Italy’s Deputy Prime Minister Warns EU is Trying to ‘Swindle’ Britain, Negotiating with ‘No Good Faith’

Italy’s new Deputy Prime Minister Matteo Salvini has made a shock intervention in the Brexit negotiations, warning the British that there is “no good faith” on the EU’s side.

The political firebrand, who leads one half of Italy’s new populist coalition government, warned Theresa May that “There is no objectivity or good faith from the European side” of the negotiations, and that repeatedly giving in to EU demands would not improve matters.

“My experience in the European Parliament tells me you either impose yourself or they swindle you,” he advised.

The Remain-supporting Prime Minister has already agreed to pay out at least £39 billion in exit fees to the EU and offered to submit to a so-called ‘common rulebook’ based on EU law and effectively adjudicated by the EU court, causing her Brexit Secretary and Foreign Secretary to resign in protest — but Brussels is still demanding more, without having appeared to make any concessions of its own.

A long-time eurosceptic himself, Salvini told The Sunday Times he wanted to see Brexit succeed: “I remember the referendum… as an example of participation and freedom; I hope it can be an opportunity for the British,” he said.

He also hopes for a positive outcome in the negotiations, telling the newspaper he wants to see them “end well for the UK to serve as an example of the people coming out on top of the EU.”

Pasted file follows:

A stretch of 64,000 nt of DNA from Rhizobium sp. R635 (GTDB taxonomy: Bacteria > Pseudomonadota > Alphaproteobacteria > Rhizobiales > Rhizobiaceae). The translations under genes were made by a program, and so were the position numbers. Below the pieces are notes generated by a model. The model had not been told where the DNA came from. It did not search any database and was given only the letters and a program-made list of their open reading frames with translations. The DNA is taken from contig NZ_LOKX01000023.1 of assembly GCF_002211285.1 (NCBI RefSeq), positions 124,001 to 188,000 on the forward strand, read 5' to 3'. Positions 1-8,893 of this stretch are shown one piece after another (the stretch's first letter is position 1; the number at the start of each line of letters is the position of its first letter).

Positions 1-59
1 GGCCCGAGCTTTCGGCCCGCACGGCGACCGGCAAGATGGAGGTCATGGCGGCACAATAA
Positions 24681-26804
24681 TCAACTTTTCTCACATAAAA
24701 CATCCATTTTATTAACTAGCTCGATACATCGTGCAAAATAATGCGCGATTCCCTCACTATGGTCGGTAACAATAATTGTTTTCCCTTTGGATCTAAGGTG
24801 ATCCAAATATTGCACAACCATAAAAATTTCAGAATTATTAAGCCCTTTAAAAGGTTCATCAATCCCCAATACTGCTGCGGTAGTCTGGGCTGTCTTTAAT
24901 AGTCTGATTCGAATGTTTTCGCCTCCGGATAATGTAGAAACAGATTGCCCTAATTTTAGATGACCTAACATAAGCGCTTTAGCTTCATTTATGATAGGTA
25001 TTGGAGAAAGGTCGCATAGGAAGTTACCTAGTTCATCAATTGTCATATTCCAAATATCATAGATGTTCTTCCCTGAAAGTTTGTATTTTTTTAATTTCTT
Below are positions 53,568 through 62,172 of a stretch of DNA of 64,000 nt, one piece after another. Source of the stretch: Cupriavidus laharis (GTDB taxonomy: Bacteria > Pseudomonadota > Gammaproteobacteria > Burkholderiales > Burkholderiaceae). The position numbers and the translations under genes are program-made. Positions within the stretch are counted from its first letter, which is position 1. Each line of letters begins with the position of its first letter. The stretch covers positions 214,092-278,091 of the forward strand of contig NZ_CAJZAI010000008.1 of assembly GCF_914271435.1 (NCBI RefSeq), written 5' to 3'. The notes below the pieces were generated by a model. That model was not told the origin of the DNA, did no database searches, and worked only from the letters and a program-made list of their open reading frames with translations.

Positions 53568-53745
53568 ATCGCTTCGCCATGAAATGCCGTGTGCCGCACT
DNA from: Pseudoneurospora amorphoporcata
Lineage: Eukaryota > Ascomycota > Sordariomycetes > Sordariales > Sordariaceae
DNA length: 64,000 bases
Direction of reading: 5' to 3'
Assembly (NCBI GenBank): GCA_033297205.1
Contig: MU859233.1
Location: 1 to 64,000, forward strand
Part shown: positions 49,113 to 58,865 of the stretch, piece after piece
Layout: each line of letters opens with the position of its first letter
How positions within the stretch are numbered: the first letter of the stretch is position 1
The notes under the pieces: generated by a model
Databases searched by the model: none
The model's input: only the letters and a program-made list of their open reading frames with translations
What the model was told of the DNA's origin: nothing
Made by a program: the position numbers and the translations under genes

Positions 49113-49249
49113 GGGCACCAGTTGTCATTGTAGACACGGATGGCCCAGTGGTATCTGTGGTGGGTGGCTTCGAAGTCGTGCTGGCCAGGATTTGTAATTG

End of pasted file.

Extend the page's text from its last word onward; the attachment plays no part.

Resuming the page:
Other insiders have suggested Brussels wants them to end badly to set the opposite example, even if that means damaging its members-states’ national economies.

Salvini seemed to be aware of this possibility, however, and so encouraged the British to get tough and walk away from the eurocrats if they will not negotiate constructively, “because on some principles there is no need to be flexible and you should not go backwards.”

The European Union runs a substantial trade surplus with the United Kingdom, and despite multiple scare stories suggesting the country will virtually collapse if it is not in the bloc, the arithmetic suggests a ‘No Deal’ scenario would leave Brussels the biggest loser.